Just Add Water
An interdisciplinary experiment

Special Issue Guest Editors: Anne Larson Hall, Lecturer in Environmental Studies, and Jack Zupko, Associate Professor of Philosophy


Vol. 8 No. 5
April/May 2006

Return to Contents


Just Add Water
An interdisciplinary experiment

Reading and Resources

"Why do Atlantans not know that there are massive river
systems throughout the state, that a major river runs through the city, that the city dumps all these effluents into it?"

"When the impervious [surface] area rises to 30 percent,
the stream habitat becomes completely degraded. On campus,
we have greater than 50 percent impervious area."


Safe Access
A social watershed


Water as Sacred
Jewish and Christian traditions


The Rarest Element
Despite centuries of research, mysteries of water remain


Endnotes

 

 

The search for truth is in one way hard and in another way easy, for it is evident that no one can master it fully nor miss it wholly, but each adds a little to our knowledge of nature, and from all the facts assembled there arises a certain grandeur.


—Aristotle, Metaphysics II.1 993b1


Interdisciplinarity is widely regarded as a value in academic institutions such as Emory, though its precise significance is not easy to pin down. It is probably safe to say that most people think of it in terms of finding resonances in other disciplines of the highly abstract conversations that occur in their own. But this is not the only way to think about it. What if we brought together different disciplines to address a topic of considerable public interest on the ground level—that is, through practical engagement rather than theoretical discussion?

That is the question we tried to answer last spring, with the classroom as our laboratory. Basically, the idea was to teach an undergraduate course on the environment from a variety of disciplinary perspectives in the sciences and humanities. The choice of an environmental topic stemmed from personal interest: both of us were founding members of Emory’s Piedmont Project, which encourages faculty to teach on environmental issues across the curriculum, and we had already (though separately) taught courses on the concept of sustainability in our own disciplines.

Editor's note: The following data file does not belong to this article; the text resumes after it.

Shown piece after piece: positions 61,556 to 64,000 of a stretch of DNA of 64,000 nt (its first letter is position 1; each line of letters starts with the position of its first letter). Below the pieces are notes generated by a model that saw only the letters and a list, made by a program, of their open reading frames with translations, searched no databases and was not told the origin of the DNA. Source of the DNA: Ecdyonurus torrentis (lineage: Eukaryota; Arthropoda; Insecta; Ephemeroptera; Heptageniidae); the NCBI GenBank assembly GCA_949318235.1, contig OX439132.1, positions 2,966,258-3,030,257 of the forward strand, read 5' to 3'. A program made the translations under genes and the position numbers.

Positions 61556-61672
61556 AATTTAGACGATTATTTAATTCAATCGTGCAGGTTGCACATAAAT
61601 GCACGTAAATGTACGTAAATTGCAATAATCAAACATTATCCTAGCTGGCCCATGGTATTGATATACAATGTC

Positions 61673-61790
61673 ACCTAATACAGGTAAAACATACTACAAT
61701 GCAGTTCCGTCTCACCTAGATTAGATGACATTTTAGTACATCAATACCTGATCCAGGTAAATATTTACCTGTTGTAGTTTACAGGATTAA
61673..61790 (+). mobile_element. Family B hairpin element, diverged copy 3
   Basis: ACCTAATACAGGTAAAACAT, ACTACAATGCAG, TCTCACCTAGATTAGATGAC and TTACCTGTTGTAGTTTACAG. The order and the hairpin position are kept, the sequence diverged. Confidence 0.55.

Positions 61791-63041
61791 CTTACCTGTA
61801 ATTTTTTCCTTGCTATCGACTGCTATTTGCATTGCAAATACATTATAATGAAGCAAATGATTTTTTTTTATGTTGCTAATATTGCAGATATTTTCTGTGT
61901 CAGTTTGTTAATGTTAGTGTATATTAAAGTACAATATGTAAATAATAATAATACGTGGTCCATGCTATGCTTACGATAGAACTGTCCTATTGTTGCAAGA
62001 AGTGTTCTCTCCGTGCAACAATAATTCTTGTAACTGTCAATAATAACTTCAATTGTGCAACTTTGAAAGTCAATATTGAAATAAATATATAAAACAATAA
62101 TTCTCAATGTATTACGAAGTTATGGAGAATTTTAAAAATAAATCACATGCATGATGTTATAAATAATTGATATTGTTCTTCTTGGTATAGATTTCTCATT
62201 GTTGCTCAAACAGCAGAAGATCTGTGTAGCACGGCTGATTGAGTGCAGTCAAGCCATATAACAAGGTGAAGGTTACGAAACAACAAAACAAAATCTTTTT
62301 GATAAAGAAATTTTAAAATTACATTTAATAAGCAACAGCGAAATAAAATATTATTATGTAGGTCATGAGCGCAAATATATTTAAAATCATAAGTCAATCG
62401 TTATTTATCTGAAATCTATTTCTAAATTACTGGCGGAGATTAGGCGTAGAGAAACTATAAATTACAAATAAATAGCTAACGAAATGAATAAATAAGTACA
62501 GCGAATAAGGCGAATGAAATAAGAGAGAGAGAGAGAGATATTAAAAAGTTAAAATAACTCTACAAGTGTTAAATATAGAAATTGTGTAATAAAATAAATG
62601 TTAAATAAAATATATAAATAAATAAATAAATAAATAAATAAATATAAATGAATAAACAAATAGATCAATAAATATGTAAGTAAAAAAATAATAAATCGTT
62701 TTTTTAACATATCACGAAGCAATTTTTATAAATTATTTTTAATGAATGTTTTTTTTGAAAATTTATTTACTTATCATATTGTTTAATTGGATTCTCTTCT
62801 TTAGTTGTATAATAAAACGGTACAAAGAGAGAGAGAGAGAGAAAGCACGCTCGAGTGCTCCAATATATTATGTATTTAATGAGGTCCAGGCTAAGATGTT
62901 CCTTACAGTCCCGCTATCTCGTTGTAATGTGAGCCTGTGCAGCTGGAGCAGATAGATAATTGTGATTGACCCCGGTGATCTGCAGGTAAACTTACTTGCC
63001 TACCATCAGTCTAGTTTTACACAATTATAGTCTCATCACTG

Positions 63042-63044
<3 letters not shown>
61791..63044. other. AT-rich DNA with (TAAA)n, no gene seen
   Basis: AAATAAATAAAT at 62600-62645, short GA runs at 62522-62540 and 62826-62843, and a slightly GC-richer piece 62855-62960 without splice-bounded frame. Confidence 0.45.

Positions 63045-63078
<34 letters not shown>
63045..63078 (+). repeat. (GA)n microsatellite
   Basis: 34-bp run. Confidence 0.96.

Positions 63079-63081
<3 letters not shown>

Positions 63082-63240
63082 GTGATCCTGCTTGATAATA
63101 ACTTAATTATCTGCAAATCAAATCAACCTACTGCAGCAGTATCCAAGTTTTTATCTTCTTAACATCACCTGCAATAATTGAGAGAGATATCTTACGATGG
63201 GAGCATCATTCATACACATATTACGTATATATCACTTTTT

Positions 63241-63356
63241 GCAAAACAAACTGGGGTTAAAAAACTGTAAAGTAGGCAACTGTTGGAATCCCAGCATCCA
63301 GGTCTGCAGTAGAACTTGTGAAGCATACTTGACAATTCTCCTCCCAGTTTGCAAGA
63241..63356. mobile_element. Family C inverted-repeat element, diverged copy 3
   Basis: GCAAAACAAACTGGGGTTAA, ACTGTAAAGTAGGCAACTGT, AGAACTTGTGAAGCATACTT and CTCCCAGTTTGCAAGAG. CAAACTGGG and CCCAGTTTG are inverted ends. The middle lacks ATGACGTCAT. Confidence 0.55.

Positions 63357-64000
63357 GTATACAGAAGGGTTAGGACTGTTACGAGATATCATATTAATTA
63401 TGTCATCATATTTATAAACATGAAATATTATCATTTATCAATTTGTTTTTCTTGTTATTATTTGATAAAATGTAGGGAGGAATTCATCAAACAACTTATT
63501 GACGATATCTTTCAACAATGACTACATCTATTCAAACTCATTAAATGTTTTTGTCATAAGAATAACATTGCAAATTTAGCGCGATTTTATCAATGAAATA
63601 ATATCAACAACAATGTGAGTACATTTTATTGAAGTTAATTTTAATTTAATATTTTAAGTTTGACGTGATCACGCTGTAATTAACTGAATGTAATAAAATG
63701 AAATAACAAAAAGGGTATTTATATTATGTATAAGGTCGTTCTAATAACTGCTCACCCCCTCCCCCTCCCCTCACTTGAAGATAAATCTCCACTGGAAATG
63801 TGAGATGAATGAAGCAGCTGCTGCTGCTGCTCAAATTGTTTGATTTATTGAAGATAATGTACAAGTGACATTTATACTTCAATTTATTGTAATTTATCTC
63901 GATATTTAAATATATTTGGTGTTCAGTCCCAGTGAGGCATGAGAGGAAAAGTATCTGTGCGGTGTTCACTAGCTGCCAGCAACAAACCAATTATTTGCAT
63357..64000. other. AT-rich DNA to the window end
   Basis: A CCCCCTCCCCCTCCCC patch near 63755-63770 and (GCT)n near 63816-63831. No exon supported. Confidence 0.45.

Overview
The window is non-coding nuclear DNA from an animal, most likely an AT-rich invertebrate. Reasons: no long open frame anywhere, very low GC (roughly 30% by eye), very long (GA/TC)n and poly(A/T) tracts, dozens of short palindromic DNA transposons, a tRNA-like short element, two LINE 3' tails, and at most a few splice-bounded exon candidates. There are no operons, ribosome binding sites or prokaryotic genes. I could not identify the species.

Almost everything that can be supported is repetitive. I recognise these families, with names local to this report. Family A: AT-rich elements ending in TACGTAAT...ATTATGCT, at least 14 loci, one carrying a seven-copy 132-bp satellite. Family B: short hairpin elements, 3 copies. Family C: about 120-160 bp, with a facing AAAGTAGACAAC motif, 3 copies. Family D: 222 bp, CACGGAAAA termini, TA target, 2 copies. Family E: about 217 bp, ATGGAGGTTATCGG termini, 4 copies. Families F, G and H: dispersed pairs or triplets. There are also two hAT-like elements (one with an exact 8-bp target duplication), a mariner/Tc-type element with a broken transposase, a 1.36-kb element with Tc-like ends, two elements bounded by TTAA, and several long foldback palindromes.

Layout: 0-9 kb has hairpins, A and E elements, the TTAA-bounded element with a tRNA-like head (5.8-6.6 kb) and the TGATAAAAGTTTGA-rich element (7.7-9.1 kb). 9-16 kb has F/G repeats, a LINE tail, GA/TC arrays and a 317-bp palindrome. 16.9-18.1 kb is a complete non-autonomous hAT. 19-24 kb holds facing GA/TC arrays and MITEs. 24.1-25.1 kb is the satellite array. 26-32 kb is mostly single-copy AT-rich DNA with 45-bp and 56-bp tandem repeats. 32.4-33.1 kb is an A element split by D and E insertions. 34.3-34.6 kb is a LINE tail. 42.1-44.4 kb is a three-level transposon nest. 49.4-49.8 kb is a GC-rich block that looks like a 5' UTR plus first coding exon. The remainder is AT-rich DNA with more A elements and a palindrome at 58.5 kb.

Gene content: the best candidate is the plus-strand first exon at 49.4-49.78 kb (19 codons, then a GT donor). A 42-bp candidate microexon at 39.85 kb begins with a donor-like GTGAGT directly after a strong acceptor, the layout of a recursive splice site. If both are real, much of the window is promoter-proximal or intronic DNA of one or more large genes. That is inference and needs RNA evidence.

Like many in our community, however, we shared a feeling of dismay about the sorry state of public discourse on the subject, a problem at least partly attributable to its sheer size and complexity: where the environment is concerned, the whole is always implicated by the parts. Further, the problem seemed only compounded by the tendency of specialized academic inquiry to conquer by dividing, each discipline using its own methods to reduce complex phenomena to more readily tractable parts—thereby “making many out of one,” as Socrates said. Now perhaps there is no ”one” where the environment is concerned. But we did not want simply to assume this. We wondered whether a different approach, developed in the give-and-take atmosphere of the classroom, might offer a better perspective on the problem.

We wanted to teach a course on an environmental topic that would reflect its complexity, encompassing not just its scientific dimensions but its historical, political, philosophical, and literary aspects as well. A daunting task—perhaps impossible if you think of it in terms of shuffling together the relevant content from each discipline into a single, coherent, fourteen-week package. So we made two simplifying moves. First, we decided (with the help of Walt Reed of the English department and the Institute of the Liberal Arts) to focus the course more narrowly on water as a “vital element,” since that topic came up in interesting ways in all of the disciplines we wanted to bring together.

Second, we felt it would be a mistake to teach the course from any single, overarching perspective, as if one discipline could supply the master narrative that would make sense of it all. So we decided to live our interdisciplinarity by modeling it for our students: we would each try to practice the other’s discipline, whether that involved doing field experiments or evaluating ancient Greek arguments on the origins of the physical universe. What our students would see is a philosopher and a geologist expressing their concern for the environment by learning to speak each other’s language on the subject of water. Our hope was not that disciplinary concerns would simply melt away in the light of pure inquiry (though that had sometimes been our experience in Piedmont Project workshops), but that students would come to appreciate the complexity of the problem and thus cease to be tempted by the sort of glib, facile, and—let’s be honest—idiotic responses to environmental questions one often encounters in the public domain.